Fig Trees

Drought tolerant, a good choice for xeriscapes and water-wise gardens

The genus Ficus contains evergreen and deciduous trees, shrubs, and vines. One of the earliest fruits to be cultivated, indigenous to regions from Asiatic Turkey to northern India, and grown widely in Mediterranean countries, the fig is a temperate species that prefers full sun to part shade, dry weather during fruiting, and some winter chilling. However, some species have increased cold tolerance and can be grown in cooler climates. Drought tolerant, usually satisfied with natural rainfall, the fig is a good choice for xeriscapes and water-wise gardens.

Fruit is borne on spring new growth and, depending on cultivar and climate, generally ripens from August to October. Figs can be allowed to dry on the tree and gathered after falling, or they can be picked ripe and allowed to dry. Frequent turning during the drying process improves the quality of the fruit. Fig fruits are 2 to 4 inches long with an onion or teardrop shape and are typically bronze, brown, or purplish in color but can also be green or striped. Sweet and delectable, figs can be eaten fresh or dried and can also be canned or preserved. The fruit contains significant amounts of calcium, potassium, phosphorus, and iron.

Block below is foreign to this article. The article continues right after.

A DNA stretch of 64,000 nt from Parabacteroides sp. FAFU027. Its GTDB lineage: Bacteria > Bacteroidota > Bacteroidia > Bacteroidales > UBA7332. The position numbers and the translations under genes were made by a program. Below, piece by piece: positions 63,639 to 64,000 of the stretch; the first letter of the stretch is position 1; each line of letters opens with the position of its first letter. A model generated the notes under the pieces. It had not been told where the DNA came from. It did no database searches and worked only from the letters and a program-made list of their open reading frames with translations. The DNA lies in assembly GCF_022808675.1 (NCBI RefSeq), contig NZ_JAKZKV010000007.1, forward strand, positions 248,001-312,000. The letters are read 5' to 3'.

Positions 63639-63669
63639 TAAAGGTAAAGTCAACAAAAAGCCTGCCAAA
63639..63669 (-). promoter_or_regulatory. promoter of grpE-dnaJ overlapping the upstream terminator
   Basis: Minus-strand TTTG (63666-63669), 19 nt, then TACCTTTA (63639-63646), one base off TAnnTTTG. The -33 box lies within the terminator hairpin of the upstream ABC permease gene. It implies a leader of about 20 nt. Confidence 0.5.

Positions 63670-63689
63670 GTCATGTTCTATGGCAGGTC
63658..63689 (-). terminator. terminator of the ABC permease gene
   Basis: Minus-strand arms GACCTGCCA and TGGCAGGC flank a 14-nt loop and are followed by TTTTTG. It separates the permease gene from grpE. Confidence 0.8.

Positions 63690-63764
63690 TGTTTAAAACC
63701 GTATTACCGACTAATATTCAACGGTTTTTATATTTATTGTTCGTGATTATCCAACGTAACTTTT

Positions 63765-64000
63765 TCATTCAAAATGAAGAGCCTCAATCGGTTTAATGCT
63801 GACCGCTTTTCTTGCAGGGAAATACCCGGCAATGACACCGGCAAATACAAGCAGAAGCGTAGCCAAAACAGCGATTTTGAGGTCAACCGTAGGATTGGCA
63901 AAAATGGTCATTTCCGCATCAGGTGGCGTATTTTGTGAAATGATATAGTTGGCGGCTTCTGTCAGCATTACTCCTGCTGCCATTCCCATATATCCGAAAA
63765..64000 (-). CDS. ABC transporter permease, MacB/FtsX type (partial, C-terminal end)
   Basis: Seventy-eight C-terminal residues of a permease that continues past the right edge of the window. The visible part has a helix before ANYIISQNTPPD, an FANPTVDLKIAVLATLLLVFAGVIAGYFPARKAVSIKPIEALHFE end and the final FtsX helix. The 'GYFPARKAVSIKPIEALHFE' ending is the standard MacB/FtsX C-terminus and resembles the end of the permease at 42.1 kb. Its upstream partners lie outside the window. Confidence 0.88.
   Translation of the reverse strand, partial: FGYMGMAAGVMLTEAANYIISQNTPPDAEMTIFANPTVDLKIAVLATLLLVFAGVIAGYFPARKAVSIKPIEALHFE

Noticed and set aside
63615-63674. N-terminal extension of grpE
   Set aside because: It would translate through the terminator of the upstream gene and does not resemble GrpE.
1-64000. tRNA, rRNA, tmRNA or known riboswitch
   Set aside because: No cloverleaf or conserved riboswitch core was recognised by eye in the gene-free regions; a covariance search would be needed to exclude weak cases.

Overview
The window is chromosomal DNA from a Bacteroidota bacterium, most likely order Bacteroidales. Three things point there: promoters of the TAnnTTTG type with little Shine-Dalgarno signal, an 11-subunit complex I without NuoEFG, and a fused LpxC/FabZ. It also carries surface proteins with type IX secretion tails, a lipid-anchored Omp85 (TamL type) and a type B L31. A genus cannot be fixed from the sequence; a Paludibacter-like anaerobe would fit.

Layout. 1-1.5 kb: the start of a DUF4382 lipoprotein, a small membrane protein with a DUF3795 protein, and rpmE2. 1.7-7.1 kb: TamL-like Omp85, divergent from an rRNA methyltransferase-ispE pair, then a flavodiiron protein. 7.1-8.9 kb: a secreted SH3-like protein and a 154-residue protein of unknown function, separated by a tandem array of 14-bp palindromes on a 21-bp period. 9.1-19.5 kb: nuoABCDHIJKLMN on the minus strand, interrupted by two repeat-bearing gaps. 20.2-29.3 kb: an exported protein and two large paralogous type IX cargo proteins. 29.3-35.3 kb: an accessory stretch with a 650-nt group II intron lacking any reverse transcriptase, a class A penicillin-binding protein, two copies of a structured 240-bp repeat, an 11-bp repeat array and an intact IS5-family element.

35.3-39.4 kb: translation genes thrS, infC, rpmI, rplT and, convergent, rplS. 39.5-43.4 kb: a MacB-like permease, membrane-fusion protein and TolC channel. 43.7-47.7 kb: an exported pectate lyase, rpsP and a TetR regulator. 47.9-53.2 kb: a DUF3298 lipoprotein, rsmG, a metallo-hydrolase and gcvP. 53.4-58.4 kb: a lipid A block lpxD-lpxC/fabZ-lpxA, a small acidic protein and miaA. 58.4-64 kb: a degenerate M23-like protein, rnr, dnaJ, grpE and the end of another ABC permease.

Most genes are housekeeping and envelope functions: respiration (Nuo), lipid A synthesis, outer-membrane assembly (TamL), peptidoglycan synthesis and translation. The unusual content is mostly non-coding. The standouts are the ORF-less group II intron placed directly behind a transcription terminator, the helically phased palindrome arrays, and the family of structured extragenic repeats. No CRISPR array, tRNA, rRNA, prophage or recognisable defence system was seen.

Ficus is a large genus of about 900 species, including F. carica (common fig), F. benjamina (weeping fig), and F. pumila (climbing fig, creeping fig). Creeping or climbing figs cover walls and structures by adhesive aerial rootlets. Weeping figs are popular houseplants. Common figs have a rounded habit and can grow 15 to 30 feet tall and almost as wide in optimal growing conditions. They are especially lovely espaliered against a courtyard wall or fence, which also makes harvesting easier, as leaves and sap can be skin irritants. The plants are deer resistant.